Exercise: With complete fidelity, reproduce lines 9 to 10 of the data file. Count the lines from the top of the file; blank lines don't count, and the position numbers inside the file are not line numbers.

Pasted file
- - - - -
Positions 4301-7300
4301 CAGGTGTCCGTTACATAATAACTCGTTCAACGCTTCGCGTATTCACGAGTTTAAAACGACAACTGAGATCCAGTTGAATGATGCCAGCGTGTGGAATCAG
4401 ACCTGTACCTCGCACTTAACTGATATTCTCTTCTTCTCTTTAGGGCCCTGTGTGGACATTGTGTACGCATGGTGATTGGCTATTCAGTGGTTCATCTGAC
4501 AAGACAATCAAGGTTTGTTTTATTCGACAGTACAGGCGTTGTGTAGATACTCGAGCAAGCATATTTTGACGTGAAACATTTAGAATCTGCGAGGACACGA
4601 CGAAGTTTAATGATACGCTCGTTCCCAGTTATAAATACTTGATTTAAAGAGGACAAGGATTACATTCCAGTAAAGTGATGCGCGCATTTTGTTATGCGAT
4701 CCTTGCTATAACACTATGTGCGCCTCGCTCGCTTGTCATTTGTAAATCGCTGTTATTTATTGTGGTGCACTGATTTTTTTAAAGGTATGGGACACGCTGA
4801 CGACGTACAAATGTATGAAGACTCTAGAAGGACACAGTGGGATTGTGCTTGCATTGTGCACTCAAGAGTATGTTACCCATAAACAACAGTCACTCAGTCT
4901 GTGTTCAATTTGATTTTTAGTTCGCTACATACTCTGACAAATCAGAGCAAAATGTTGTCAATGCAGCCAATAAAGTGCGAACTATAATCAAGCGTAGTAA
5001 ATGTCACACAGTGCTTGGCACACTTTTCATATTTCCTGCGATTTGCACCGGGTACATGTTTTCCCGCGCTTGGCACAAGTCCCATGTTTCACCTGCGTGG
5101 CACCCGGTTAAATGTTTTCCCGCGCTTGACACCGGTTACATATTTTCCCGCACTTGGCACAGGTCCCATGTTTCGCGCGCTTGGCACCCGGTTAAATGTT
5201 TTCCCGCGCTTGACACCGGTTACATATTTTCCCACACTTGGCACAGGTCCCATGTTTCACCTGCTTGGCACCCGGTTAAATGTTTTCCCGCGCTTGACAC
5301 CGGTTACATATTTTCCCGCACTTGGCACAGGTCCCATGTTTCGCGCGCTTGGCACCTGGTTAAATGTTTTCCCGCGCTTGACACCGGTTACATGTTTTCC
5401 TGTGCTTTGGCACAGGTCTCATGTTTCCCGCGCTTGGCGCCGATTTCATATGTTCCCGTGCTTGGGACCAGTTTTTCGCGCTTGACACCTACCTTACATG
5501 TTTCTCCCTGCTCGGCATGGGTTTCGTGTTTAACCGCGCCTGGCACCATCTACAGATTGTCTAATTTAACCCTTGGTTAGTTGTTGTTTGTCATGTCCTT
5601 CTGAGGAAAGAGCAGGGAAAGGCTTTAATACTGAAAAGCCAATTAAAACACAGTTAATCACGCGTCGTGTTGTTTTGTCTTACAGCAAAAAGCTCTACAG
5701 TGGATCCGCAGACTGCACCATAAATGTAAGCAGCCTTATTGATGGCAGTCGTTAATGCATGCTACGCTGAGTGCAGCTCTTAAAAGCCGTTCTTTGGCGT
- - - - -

5001 ATGTCACACAGTGCTTGGCACACTTTTCATATTTCCTGCGATTTGCACCGGGTACATGTTTTCCCGCGCTTGGCACAAGTCCCATGTTTCACCTGCGTGG
5101 CACCCGGTTAAATGTTTTCCCGCGCTTGACACCGGTTACATATTTTCCCGCACTTGGCACAGGTCCCATGTTTCGCGCGCTTGGCACCCGGTTAAATGTT